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After “gloom and doom” in the U.S. economy in 2009, last year was a good one for north Mississippi agriculture, says Abbott Myers, Dundee, Miss., grains producer and chairman of the Mississippi Land Bank, which serves 32 counties in north Mississippi. And while he sees the nation’s weighty debt and inflation as problems that need to be dealt with going forward, he told the bank’s stockholders at their annual meeting at Como, Miss., that the outlook for agriculture continues strong.
Inflation or stagflation?
Economists differ as to whether the U.S. faces inflation or stagflation, Myers says.
“The government tells us the inflation rate is 4 percent, but I know on my farm it’s a lot higher than that. Gasoline and diesel fuel are more than $1 per gallon higher than a year ago — you don’t need an economist’s graph to see the impact of all these higher input prices. Inflation is a fact of life; it’s just a matter of how much we’re going to have.
“Stagflation is when the economy doesn’t move, but there’s still inflation. It’s the worst of both worlds, and I hope we don’t see it.
“We’ve got to get our economy to growing if we hope to deal with inflation and ward off stagflation. I think inflation is the big bear in the woods.”
2010 was a strong year for the Mississippi Land Bank, Myers says.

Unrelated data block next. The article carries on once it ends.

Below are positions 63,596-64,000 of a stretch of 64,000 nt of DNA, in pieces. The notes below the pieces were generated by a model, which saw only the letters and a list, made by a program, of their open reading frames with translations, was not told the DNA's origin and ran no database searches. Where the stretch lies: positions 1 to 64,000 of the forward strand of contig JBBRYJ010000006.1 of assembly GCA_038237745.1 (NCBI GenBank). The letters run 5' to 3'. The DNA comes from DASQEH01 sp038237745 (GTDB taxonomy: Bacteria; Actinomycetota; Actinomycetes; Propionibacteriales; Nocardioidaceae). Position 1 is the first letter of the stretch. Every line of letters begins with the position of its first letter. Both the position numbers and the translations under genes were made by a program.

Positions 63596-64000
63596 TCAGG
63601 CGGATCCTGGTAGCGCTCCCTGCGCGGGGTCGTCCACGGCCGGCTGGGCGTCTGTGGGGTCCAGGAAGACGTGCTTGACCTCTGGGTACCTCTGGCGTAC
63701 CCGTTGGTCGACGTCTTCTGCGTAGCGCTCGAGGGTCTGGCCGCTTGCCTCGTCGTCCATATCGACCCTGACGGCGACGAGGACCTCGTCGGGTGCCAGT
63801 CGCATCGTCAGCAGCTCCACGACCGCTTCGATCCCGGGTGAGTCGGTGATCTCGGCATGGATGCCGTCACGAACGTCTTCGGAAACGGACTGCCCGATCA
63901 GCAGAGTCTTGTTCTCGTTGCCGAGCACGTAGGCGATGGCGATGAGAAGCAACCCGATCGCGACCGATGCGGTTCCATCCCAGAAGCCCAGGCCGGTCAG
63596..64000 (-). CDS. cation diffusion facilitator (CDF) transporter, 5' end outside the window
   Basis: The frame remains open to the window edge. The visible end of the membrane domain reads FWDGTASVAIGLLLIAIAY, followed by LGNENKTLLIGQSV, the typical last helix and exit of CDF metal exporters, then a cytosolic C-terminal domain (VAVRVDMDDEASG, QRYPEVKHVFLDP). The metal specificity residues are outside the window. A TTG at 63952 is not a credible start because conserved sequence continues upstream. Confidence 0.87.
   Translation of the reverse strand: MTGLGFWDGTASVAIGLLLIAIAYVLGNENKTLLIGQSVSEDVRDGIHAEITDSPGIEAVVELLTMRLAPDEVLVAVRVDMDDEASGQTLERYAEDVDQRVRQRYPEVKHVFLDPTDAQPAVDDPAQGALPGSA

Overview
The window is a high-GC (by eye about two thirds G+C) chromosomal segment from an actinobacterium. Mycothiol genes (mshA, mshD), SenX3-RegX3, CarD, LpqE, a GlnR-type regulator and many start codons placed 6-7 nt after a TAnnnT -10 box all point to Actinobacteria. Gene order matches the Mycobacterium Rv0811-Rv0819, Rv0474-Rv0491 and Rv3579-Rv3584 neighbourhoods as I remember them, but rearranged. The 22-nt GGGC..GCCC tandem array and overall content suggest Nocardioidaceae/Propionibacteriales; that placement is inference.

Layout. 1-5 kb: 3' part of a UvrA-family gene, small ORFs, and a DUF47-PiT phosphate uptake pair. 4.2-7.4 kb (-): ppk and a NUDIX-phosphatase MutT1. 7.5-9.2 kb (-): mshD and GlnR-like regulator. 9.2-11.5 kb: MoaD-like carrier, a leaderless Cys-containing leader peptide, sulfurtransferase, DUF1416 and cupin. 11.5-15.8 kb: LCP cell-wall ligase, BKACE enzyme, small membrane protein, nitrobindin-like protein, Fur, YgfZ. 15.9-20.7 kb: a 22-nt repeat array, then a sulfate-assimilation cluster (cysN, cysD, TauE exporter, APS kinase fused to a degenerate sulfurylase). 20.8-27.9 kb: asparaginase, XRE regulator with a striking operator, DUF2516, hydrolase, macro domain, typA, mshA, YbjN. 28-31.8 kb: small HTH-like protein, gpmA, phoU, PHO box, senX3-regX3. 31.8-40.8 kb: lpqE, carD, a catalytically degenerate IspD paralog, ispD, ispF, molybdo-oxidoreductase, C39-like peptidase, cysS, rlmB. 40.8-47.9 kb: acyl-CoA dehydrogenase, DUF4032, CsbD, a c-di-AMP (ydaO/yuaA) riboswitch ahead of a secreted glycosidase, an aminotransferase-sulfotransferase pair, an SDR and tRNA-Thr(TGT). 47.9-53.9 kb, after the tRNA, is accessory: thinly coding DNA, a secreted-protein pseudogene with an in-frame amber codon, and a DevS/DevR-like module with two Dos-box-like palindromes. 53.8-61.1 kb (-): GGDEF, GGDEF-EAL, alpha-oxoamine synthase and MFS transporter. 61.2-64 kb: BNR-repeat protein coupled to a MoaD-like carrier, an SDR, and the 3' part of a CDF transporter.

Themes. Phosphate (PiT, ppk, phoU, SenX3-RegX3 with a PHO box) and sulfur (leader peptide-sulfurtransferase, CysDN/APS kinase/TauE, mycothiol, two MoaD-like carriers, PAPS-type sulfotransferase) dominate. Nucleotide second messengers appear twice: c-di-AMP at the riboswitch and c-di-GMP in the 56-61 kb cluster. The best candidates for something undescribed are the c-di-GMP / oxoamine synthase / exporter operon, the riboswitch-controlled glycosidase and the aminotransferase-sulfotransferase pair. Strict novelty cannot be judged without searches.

“We distributed $1.57 million in dividends to our stockholders, bringing the total to $16.6 million that we’ve paid since 2004. We’re growing, and our capital position is very strong, which puts us in position to meet the needs of our customers.
“We have a really strong loan portfolio. Our loan quality last year was 96.9 percent, and our loan losses amount to only two-tenths of 1 percent. We’re very proud of that.
“Many of our borrowers were given the opportunity last year to reduce their loan interest rate. When was the last time you know of an insurance company or a commercial bank going to their borrowers and saying, ‘Would you like me to reduce your interest rate?’ We’re proud that we were able to do that.”
Gary Gaines, Mississippi Land Bank president, noted that “even in this difficult economy, our organization is thriving. Things are going really well from an operational standpoint, with an excellent income stream.
We have assets of $478.3 million and we’re in a very strong capital position, with a net growth of 5 percent. Our credit quality is outstanding.”
Gaines noted that the bank is continuing its awarding of an annual community college and a university scholarship in each of the bank’s 10 districts. “We’re pleased to be a part of furthering the education goals of these outstanding students,” he says.